Gene-editing pioneers launch genetic medicines company
Scientific pioneers David R Liu, Feng Zhang and J Keith Joung have announced the launch of Beam Therapeutics, said to be the first company to pursue the development of new therapies using CRISPR base editing technology.
Beam Therapeutics will build on its co-founders’ work advancing CRISPR gene editing, developing precision genetic medicines that make edits to individual base pairs in the genetic code. The company’s research will focus on multiple DNA base editor platforms developed in Liu’s lab at Harvard University, as well as on the RNA base editor platform developed by Zhang at the Broad Institute of MIT and Harvard.
DNA is made up of billions of nucleobases (bases), each represented by a single letter (A, G, T, C), which are subsequently encoded in RNA messages for expression by the cell. Base editors are capable of precisely targeting and directly editing just one base out of billions within the genome, without cutting the DNA or RNA. Beam aims to use these technologies to generate a broad pipeline of precision genetic medicines that repair disease-causing point mutations, write in protective genetic variations or modulate the expression or function of disease-causing genes.
“Base editors are capable of making single-base changes with high efficiency and unprecedented control,” said Beam CEO John Evans. “Beam has assembled the key technologies in base editing and is dedicated to establishing base editors as a new therapeutic option for patients with serious diseases.”
Beam’s first licence agreement is with Harvard University for base editing technologies in the field of human therapeutics. This licence covers two base editing platforms developed in Liu’s lab in Harvard’s Department of Chemistry and Chemical Biology. The first is the C base editor (‘BE’), originally published in Nature in 2016, which features Cas9 linked to a cytidine deaminase to deliver programmable C-to-T or G-to-A edits in DNA. The second is the A base editor (‘ABE’), published in Nature in 2017, which features Cas9 linked to an evolved form of adenosine deaminase capable of editing DNA to deliver programmable A-to-G or T-to-C edits.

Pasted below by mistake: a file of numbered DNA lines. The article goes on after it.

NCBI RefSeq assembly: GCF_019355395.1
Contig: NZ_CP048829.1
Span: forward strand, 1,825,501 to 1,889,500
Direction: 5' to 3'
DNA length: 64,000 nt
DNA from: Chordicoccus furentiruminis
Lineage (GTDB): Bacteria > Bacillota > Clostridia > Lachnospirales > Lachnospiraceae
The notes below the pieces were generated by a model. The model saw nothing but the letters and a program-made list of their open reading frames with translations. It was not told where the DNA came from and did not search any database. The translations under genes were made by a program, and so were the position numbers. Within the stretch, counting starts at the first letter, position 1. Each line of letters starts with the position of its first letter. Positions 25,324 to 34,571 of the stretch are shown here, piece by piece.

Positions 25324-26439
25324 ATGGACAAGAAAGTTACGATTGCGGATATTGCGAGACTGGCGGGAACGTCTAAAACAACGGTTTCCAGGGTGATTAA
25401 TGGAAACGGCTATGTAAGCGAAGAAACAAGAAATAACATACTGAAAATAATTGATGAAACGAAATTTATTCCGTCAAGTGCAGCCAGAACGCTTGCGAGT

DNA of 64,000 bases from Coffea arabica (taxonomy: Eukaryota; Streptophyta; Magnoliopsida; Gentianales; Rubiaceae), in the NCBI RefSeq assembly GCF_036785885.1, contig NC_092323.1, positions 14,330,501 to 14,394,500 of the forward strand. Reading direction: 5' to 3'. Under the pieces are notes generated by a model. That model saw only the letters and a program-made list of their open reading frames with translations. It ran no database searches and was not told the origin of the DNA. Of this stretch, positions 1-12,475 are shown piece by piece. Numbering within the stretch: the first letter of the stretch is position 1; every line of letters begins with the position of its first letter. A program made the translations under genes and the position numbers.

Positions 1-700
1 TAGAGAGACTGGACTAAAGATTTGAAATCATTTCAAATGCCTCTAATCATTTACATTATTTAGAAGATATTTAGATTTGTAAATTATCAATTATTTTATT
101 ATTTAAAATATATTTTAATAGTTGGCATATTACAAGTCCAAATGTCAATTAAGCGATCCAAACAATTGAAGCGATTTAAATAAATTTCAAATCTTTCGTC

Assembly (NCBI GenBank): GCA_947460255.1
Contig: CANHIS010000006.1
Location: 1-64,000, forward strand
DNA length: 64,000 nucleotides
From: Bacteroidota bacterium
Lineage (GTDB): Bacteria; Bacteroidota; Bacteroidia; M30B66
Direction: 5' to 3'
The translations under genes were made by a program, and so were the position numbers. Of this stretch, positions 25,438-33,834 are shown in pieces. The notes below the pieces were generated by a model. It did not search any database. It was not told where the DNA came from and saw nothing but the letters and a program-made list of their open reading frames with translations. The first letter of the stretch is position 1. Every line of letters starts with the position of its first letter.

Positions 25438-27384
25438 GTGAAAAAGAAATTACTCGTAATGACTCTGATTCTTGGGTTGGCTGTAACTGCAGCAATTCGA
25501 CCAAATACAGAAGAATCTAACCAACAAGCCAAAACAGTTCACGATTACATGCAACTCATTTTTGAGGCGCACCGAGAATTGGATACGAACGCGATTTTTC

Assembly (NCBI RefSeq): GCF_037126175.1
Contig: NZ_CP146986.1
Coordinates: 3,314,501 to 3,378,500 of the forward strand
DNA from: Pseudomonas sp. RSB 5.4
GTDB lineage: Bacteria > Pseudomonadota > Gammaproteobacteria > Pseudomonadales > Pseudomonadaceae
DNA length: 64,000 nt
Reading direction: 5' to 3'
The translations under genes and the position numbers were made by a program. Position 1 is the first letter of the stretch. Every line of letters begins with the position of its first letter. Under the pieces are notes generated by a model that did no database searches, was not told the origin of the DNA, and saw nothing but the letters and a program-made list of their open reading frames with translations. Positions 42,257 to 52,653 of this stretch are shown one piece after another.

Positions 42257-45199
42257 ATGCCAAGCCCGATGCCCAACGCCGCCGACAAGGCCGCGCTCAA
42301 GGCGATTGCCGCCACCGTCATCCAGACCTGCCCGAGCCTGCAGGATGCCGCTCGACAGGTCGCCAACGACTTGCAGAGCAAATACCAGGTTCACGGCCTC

In a second agreement with the Broad Institute, Beam is able to acquire RNA base editing technologies from Zhang’s lab. This includes the RNA editor platform (‘REPAIR’), first published in Science in 2017, which features Cas13 linked to an adenosine deaminase to deliver single base A-to-G editing of RNA transcripts.
Both licences provide an initial period of exclusivity for human therapeutic use, after which time there is a mechanism to extend a licence to others on an individual gene target basis if the technology is not being actively developed for that target.
Finally, Beam has entered into a licensing and option agreement with Editas Medicine for exclusive rights to certain intellectual property licensed to Editas Medicine by Harvard, the Broad Institute and Massachusetts General Hospital (MGH), as well as to certain Editas Medicine technologies. Under this agreement, Beam has received an exclusive sublicence to patent filings by Harvard for base editing technologies developed in the Liu Lab and patent filings by MGH for CRISPR technology developed in the Joung Lab, as well as an exclusive option for future sublicensing of additional Cas9 patent families and Cpf1 patent families in the field of base editing. In return, Editas Medicine has received an equity stake in Beam and will be eligible for royalties on medicines utilising the related intellectual property and technologies.
Beam is launching with up to US$87 million in cumulative Series A funding for Beam and an affiliated entity, led by biotech venture capital firms F-Prime Capital Partners and ARCH Venture Partners. According to Robert Nelsen, Managing Director and Co-Founder of ARCH Venture Partners, Beam is “uniquely positioned to change how we treat and potentially even prevent diseases” thanks to its next-generation gene editing technology, world-class team and significant resources.
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